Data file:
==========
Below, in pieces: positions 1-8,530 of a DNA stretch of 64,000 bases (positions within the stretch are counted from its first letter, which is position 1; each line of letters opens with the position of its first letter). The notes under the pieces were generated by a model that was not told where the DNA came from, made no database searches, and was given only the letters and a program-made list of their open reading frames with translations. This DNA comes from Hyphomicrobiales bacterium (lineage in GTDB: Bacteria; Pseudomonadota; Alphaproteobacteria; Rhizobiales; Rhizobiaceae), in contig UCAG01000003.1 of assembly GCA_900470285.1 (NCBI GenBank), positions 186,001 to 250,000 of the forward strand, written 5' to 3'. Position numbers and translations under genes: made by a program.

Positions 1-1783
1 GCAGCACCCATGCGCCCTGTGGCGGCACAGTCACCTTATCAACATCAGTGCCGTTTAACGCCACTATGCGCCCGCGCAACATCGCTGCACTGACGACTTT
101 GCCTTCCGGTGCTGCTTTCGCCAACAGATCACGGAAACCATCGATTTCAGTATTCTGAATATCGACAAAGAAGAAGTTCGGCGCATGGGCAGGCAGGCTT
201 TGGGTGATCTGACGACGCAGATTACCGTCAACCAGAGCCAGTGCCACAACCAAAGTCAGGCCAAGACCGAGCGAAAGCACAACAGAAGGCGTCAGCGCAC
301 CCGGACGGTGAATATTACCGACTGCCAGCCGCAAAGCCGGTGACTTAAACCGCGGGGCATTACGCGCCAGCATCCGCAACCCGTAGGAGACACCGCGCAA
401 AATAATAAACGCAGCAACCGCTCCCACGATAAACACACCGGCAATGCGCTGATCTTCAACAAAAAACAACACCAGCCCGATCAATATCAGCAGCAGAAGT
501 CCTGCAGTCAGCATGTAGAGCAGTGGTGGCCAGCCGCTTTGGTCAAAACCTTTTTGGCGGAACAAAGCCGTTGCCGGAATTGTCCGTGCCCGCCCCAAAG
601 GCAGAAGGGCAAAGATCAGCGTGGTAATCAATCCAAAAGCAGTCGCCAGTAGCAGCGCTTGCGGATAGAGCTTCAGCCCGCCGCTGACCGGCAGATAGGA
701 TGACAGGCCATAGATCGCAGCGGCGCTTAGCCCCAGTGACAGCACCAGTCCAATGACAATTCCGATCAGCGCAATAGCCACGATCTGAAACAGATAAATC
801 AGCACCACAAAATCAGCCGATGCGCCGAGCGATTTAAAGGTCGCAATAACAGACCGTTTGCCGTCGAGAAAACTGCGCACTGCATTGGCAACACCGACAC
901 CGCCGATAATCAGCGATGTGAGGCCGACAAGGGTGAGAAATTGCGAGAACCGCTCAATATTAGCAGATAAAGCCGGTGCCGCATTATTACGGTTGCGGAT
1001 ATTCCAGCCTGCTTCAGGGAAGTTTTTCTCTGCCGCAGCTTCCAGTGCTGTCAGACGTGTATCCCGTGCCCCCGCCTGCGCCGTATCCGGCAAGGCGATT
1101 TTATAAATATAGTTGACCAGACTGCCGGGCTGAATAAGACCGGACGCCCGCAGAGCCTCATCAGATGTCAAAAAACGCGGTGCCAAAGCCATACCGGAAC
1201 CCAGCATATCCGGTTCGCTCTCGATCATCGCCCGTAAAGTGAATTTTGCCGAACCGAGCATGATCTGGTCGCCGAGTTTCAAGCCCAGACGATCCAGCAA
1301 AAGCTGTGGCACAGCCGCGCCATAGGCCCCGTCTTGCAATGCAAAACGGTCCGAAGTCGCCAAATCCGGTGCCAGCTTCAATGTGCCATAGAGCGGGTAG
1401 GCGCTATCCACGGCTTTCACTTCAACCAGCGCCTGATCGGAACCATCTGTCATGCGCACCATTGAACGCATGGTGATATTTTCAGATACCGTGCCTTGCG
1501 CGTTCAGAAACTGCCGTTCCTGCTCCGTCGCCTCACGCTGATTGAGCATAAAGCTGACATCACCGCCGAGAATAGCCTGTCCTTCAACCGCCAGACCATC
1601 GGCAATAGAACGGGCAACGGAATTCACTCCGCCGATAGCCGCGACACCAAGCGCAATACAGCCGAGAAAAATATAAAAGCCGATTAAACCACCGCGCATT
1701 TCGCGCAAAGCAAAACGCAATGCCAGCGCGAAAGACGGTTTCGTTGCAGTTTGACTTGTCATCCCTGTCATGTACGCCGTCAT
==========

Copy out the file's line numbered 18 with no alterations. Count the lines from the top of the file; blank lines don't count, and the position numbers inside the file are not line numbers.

1501 CGTTCAGAAACTGCCGTTCCTGCTCCGTCGCCTCACGCTGATTGAGCATAAAGCTGACATCACCGCCGAGAATAGCCTGTCCTTCAACCGCCAGACCATC